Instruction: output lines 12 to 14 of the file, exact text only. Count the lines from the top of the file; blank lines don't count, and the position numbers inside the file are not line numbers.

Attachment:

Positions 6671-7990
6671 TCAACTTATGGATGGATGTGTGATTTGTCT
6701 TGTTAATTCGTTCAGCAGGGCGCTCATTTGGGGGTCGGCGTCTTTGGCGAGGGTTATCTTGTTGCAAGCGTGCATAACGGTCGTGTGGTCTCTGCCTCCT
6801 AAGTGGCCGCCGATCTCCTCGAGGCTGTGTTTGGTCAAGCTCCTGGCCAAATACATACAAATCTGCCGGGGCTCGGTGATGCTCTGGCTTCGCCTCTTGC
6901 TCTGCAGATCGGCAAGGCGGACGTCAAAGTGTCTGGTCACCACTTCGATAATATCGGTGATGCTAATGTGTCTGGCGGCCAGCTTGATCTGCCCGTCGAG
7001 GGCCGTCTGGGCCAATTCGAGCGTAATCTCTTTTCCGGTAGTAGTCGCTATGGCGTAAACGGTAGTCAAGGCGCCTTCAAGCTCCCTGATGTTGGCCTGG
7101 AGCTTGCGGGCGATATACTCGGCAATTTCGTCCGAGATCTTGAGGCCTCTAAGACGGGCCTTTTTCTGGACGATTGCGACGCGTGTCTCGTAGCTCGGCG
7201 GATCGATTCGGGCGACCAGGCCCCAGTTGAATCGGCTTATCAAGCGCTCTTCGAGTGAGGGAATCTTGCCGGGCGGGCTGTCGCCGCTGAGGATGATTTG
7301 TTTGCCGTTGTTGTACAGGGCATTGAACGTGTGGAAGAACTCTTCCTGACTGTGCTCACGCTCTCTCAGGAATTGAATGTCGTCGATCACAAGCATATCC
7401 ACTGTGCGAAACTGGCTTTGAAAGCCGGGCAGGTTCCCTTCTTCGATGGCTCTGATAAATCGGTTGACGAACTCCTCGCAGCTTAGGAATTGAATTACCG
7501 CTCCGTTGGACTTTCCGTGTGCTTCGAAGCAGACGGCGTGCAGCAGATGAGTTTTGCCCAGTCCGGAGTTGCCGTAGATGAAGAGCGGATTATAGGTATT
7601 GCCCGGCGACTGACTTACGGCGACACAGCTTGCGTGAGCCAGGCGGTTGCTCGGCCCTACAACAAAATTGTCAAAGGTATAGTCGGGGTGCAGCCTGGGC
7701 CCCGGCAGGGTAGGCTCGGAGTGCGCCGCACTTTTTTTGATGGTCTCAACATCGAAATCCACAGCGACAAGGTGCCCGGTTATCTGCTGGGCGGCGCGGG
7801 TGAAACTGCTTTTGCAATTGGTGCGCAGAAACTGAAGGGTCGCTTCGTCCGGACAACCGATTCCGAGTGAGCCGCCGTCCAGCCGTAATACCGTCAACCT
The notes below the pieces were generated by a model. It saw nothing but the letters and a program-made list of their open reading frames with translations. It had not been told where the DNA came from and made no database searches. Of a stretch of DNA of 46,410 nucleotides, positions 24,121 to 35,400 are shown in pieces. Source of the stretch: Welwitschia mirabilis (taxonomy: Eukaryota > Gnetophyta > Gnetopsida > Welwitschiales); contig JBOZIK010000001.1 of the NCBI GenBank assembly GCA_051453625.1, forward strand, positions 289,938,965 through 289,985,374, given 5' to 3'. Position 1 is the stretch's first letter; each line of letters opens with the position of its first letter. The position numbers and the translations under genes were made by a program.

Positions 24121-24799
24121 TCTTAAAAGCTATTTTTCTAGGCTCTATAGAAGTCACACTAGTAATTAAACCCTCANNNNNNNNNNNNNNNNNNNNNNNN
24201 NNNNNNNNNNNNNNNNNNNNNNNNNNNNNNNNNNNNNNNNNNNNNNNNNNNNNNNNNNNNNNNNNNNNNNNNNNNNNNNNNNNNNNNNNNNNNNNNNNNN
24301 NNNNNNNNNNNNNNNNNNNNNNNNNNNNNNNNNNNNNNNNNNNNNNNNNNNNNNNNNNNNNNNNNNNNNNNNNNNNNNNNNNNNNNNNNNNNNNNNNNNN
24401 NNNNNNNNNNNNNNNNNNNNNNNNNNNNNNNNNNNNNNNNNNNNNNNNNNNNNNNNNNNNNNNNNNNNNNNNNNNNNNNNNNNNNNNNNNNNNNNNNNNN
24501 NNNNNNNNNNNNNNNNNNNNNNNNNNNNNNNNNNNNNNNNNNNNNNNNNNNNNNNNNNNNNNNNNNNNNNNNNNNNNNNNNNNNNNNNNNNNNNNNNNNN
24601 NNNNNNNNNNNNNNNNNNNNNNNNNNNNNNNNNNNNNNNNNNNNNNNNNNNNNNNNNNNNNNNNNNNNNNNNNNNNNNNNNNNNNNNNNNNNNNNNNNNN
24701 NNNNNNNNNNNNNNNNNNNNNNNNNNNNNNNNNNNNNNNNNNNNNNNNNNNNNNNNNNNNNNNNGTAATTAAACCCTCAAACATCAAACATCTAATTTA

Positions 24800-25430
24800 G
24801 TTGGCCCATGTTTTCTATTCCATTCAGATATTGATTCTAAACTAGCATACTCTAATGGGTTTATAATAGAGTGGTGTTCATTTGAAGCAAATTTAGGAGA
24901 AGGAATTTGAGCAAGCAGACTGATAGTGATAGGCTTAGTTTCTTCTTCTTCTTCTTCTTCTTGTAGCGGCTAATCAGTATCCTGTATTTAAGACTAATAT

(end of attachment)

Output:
7601 GCCCGGCGACTGACTTACGGCGACACAGCTTGCGTGAGCCAGGCGGTTGCTCGGCCCTACAACAAAATTGTCAAAGGTATAGTCGGGGTGCAGCCTGGGC
7701 CCCGGCAGGGTAGGCTCGGAGTGCGCCGCACTTTTTTTGATGGTCTCAACATCGAAATCCACAGCGACAAGGTGCCCGGTTATCTGCTGGGCGGCGCGGG
7801 TGAAACTGCTTTTGCAATTGGTGCGCAGAAACTGAAGGGTCGCTTCGTCCGGACAACCGATTCCGAGTGAGCCGCCGTCCAGCCGTAATACCGTCAACCT